The interdisciplinary nature of the JCHP permits a variety of research projects to be conducted and supported. Its research activities may be characterized as primarily historical in nature (whether examining Jaffa’s political, social, economic, or cultural history), with heavy emphasis on the employment of archaeological data. Nevertheless, many research projects may emphasize one methodology over another, such that JCHP research projects may be characterized as primarily archaeological, historical, or environmental.
Because of the diversity of environments represented by Jaffa’s context, archaeological research in Jaffa must include the integration of terrestrial and marine archaeological excavations, environmental analyses, and Geographic Information Systems (GIS) mapping of archaeological and architectural remains. Excavations conducted under the auspices of the JCHP fall under the categories of both research and salvage excavations, and in this respect the JCHP’s organizational framework is the first of its kind in Israel to place emphasis on the integration of these disparate data sources. While the JCHP’s primary mandate is the exploration of Jaffa, exploration of second- and third-tier archaeological sites and cemeteries within Jaffa’s hinterland, such as Abu Kebir, may be undertaken in the future. As in many archaeological projects, such sites can shed light on Jaffa’s relationship to its hinterland during different periods.
As evident throughout Israel in recent years, the vast majority of archaeological excavations are now salvage in nature. For this reason, research archaeologists must increasingly make efforts to incorporate these findings in their own work, despite the differences in the mandate and intensity with which salvage work must be undertaken. One of the primary objectives of the JCHP’s archaeological research in Jaffa is to model the integration of research and salvage excavations to maximize the recovery of information from both archaeological contexts.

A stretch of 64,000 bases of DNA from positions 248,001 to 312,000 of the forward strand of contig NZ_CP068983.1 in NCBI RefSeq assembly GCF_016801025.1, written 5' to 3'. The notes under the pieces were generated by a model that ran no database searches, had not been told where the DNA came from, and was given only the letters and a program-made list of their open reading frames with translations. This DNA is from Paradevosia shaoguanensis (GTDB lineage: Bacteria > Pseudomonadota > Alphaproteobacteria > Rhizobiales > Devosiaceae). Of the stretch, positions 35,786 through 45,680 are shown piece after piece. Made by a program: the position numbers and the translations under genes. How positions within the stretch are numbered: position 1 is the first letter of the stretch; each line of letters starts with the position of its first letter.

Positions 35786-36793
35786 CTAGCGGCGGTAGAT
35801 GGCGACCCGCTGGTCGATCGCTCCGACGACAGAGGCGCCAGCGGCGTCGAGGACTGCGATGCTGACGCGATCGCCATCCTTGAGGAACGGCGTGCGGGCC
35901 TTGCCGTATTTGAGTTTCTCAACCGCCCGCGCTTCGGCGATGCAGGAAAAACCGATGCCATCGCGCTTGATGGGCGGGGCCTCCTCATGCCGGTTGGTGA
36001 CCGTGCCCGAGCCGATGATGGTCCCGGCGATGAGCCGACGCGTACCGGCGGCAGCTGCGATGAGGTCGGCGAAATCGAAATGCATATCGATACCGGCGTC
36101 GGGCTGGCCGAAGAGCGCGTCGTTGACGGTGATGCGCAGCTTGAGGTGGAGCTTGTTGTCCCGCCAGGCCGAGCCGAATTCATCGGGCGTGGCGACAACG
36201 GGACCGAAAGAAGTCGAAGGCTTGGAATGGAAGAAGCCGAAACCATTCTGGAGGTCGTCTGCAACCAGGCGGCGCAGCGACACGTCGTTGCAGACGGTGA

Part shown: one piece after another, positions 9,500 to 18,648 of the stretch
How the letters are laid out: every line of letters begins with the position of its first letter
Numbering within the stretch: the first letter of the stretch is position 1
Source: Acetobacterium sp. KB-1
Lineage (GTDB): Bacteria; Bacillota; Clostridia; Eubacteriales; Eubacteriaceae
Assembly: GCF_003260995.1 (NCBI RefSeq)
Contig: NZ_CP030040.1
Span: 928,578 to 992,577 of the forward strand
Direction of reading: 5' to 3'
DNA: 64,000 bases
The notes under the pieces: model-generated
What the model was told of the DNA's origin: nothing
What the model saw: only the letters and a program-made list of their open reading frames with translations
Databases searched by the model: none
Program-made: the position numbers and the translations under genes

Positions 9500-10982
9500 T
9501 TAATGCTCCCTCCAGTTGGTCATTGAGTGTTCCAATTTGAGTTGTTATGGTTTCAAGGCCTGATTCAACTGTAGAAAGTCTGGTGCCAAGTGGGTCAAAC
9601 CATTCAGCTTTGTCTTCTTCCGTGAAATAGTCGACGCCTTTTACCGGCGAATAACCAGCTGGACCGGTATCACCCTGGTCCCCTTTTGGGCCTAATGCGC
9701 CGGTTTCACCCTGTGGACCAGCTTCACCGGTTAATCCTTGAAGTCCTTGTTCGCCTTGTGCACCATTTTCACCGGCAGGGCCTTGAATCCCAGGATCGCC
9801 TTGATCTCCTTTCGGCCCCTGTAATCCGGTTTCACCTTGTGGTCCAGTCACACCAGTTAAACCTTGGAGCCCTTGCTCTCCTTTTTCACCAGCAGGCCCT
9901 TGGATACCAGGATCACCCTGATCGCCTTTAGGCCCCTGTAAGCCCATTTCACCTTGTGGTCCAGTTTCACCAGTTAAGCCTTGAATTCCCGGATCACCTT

Despite the importance of archaeological research to historical inquiries concerning Jaffa, historical sources, travelers’ accounts, maps, artwork, and photos provide rich sources for the study of Jaffa’s history during many periods. These sources also facilitate interpretations of the archaeological, architectural, and occupational history of the site. Thus historical research of the site in all periods is instrumental to properly understanding the cultural and environmental evolution of Jaffa.
Like historical research, study of Jaffa’s changing environment can provide a better understanding of the factors that governed the site’s selection as both a settlement and a major port along the coast of the southern Levant. Although ports are selected for their locations, and therefore maintain their importance in many periods, environmental conditions change. Therefore, seeking to understand the changes that occurred in the environment and ecology of Jaffa and the surrounding region is also critical to understanding changes in Jaffa’s history.
For more information, see Chapter 1 of The History and Archaeology of Jaffa 1.